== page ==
Daddy's Home

Synopsis: Stepfather Brad Whitaker is hoping for his stepchildren to love him and treat him like a dad. All is going well until the biological father, Dusty Mayron, shows up, then everything takes a toll. His stepchildren start putting him second and their father first, and now Dusty will have to learn that being a good dad is about pains and struggles. Brad will also experience once again what it's like to be a stepdad.
Genre: Comedy
Director(s): Sean Anders
Production: Paramount Pictures
  1 win & 4 nominations.
Rotten Tomatoes:
96 min


Here's a question for you.

What do kids need more? A father or a dad?

What's the difference?

The way I see it, darn near

anyone can be a father...


...but not everyone has the patience

or the devotion to be a dad.

As for me...

Anybody caught a Monarch yet?

...I've always wanted to be a dad.

Let me tell you, I love it!



And I love my Ford Flex.

It treats me to a smooth ride,

and you know what?

It didn't break the bank.

Room enough for the whole family.

Yes, I love being a dad.

And I love these two adorable

little rays of sunshine.

Hey, Dylan! Good morning.


Okay. I'm not their real dad.

Good morning, Mr. Whitaker.

- I'm their stepdad.

- Good morning, Megan.

Can you please put this on the fridge?

Well, sure. Did you do

another drawing of our family?

- Uh-huh.

- Huh?

That's me and Dylan and Mommy.

So great.

And over here, far, far away,

is you.

Oh? And am I wearing a baseball cap?

That's the knife in your head

'cause I was killing you in the eye.

Oh, I see.

Well, I love how you drew my hair.

That's poop.

Well, it's well-drawn.

And I'm guessing it's dog poop?

That's homeless man poop.


All right. (SIGHING)

I actually can't

father my own children,

ever since I hit a little

snafu at a dental office.

(MUFFLED) I've got

a little bit of a gag reflex.

Uh, close your eyes, breathe through

your nose, you'll be fine.

Oh. Okay.




Oh, you got a really weird tongue.

You need to floss better.

Ever since then, my testicles have

been more decorative than anything else.


And I thought I'd never have a family.

Until I met a stunning mom named Sara.

Would you look at her?

I am one lucky so-and-so.

I hit the jackpot.

- Hi.

- Hi.

Sorry I'm taking so long.

I have to show that Sixty West

building to those new clients.

- I know.


- Oh, my God! The kids' lunches.

- Already packed. I wrote them

little inspirational notes

to start them on their day.

They've already eaten their breakfasts,

and you look perfect.

You are amazing.

Look at this, huh? Another family drawing.

Oh, no. I am so sorry.

No, I think you're misunderstanding.

This is the first drawing

where I'm not dead already.

Sure, I've got a knife in my eye

and some homeless man poop on my head,


but this is showing real progress.

I think she's starting to accept me.

You can find the good

in just about anything.

I love that about you. You know that?



Hello. I'm home.


How was the, uh...

What's wrong?

He won't talk to me.

He said he only wants to talk to you.

You want to talk to me?

- Really?

- Mmm-hmm.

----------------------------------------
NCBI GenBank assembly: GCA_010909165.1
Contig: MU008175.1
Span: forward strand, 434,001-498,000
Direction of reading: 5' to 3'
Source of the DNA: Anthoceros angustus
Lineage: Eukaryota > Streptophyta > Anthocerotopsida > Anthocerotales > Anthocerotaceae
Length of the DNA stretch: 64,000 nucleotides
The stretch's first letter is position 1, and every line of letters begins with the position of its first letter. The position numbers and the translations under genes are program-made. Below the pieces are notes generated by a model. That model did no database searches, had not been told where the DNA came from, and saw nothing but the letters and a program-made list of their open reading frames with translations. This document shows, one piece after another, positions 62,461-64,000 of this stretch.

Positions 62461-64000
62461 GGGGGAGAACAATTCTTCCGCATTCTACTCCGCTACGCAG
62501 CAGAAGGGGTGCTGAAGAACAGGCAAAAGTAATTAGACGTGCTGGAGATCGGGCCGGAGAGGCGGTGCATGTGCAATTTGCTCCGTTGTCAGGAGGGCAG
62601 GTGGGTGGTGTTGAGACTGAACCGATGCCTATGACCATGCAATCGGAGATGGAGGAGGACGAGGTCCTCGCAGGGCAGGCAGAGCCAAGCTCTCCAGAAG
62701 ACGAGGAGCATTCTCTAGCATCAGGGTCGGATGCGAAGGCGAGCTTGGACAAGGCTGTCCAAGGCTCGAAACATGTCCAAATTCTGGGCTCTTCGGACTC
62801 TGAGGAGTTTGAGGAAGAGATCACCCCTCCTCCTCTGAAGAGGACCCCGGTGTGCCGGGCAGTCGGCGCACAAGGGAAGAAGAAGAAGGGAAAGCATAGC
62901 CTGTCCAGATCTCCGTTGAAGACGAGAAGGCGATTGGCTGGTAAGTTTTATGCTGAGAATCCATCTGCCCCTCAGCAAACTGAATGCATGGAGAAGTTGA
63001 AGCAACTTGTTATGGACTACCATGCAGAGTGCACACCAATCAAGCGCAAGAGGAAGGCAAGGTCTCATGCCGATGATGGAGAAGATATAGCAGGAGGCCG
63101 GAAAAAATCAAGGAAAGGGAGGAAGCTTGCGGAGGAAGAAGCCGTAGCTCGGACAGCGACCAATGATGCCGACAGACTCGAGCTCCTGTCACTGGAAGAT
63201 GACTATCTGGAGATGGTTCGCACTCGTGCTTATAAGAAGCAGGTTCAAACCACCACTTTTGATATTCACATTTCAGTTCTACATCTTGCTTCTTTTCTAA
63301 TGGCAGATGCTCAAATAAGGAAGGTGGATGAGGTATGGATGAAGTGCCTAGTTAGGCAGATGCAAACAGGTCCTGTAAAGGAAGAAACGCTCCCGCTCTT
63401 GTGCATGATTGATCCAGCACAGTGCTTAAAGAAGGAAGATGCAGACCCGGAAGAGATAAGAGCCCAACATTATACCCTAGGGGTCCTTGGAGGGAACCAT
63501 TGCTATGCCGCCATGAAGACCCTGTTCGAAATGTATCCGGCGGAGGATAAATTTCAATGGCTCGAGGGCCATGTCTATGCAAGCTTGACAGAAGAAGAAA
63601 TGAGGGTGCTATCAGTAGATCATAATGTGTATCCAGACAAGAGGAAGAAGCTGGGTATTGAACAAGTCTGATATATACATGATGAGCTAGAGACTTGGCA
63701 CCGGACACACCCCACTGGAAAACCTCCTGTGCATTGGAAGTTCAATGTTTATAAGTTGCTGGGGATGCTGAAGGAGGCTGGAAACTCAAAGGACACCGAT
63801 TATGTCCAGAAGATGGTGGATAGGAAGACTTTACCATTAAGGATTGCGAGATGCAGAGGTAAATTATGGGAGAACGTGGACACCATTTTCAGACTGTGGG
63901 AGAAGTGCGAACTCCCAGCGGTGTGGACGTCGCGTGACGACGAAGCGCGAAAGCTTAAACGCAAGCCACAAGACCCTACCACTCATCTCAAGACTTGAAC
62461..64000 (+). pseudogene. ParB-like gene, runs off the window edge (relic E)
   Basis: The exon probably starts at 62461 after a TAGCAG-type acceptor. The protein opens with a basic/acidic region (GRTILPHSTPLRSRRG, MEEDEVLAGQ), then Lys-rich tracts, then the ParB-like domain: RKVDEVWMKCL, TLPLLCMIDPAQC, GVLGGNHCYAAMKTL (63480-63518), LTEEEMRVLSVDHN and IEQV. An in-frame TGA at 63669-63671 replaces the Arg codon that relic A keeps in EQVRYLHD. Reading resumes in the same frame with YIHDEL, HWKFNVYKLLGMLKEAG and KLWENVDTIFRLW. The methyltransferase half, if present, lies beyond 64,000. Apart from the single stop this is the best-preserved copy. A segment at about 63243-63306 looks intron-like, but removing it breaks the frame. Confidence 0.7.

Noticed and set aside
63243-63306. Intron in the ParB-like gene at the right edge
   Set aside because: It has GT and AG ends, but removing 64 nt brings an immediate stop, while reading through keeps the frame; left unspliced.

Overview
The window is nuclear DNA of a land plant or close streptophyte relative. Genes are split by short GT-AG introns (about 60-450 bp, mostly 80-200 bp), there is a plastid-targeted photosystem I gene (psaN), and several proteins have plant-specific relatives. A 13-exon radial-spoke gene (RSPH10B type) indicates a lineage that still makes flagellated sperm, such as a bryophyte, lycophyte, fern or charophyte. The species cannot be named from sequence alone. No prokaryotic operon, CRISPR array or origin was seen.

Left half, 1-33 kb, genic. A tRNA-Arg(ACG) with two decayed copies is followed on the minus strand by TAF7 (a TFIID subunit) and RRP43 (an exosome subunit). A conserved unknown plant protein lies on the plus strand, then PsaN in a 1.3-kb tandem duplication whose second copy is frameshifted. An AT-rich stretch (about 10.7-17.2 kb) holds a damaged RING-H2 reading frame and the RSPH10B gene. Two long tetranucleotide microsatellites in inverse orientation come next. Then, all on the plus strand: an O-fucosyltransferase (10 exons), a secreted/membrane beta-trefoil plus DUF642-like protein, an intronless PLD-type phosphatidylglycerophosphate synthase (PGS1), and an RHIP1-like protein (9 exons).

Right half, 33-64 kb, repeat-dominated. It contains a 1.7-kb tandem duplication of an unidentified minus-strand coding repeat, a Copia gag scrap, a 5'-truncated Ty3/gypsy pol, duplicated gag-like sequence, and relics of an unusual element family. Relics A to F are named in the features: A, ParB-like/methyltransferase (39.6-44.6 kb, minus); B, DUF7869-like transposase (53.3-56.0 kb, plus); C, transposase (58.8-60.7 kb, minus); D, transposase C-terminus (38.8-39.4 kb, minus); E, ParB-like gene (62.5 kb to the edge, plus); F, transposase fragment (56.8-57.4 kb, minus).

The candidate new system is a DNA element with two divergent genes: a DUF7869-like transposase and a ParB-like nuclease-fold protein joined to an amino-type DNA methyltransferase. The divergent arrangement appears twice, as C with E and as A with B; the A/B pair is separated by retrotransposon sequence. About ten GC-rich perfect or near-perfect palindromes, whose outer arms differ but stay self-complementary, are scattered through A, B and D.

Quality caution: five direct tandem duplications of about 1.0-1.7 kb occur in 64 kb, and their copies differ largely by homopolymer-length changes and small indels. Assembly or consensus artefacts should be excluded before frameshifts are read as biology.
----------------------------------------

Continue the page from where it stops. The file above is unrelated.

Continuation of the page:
- You mean me and your mom?

- Mmm-mmm.

- Just me? By myself?

- Mmm-hmm.

Sure. I'm...

I'm totally free. Let's go to the den.

We'll sit there.

We'll sit.

We can do it sitting or standing?

Doesn't matter. We're just gonna do it.

We're not gonna overthink it.

Yeah. Great. Okay, good.

Just the men, yeah.

A little rap session. Great.

(WHISPERING) Oh, my God.

I just want you to know that

I'm just here to listen. All right?

No judgments, no lectures,

just a compassionate ear.

- Well, there are these kids at school...

- Mmm-hmm.

...and they're bigger than me,

because they're fourth graders.


- And...

Oh, was that weird?

I'm sorry, I'm just...

It's a big moment for me,

and I'm just trying to capture it.

It just came off awkward.

So, go ahead, continue telling

your story. Fourth graders.

Anyway, there are

these fourth graders, and...

He actually confided in me.

I mean, it was that father-son feeling

I've been dying for,

and it was even better than

I thought it was gonna be.

(SIGHS) I mean, he really needed me. Me.

That is so great, honey.

He even said not to tell you.

So I'm actually totally betraying

his trust right now. (CHUCKLES)

What are we gonna do about

those little snot-nosed fourth graders?

Oh, I think it's going to be fine.

He's going to try to do some

trust falls on the playground.

Really? You think that's gonna work?

As long as they catch him. Yeah.

Hey, Brad.


If I ask you something,

you promise you won't cry again?

Of course, sweetie. What is it?

Well, at school,

they told us about this thing,

and it's called a Daddy-Daughter Dance.


So, do you want to go with me?


You said you wouldn't cry, Brad.

I'm not. Megan, yes. A million times yes.

I thought big people

weren't supposed to cry.

I think it's sweet that he's

crying like a little b*tch.

(GASPS) Megan!

You are not supposed

to call people that word.

You know what? It takes a real

man to show his emotions.


All right, that's a bit much.

No more rhymes now, I mean it!

Anybody want a peanut?


We were finally becoming a family.


- I'll get it!

After being pushed away

and treated like an outsider,

I was finally becoming

the dad that I always knew I could...


Hi! Where are you?

Where's Cameroon?

Is that gunfire? Cool!

Daddy, Daddy!

I want to talk to Daddy.

Hi, Daddy.


- So your ex is calling, huh?

- (SIGHS) Yeah.

What a treat for the kids.

It's been a long time.

- Yeah.

- Yeah.

We're watching a really funny

movie with Mommy and Brad.

Rate this script:4.0 / 2 votes

Brian Burns

Brian Burns is an American screenwriter and producer. more…

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Submitted on August 05, 2018

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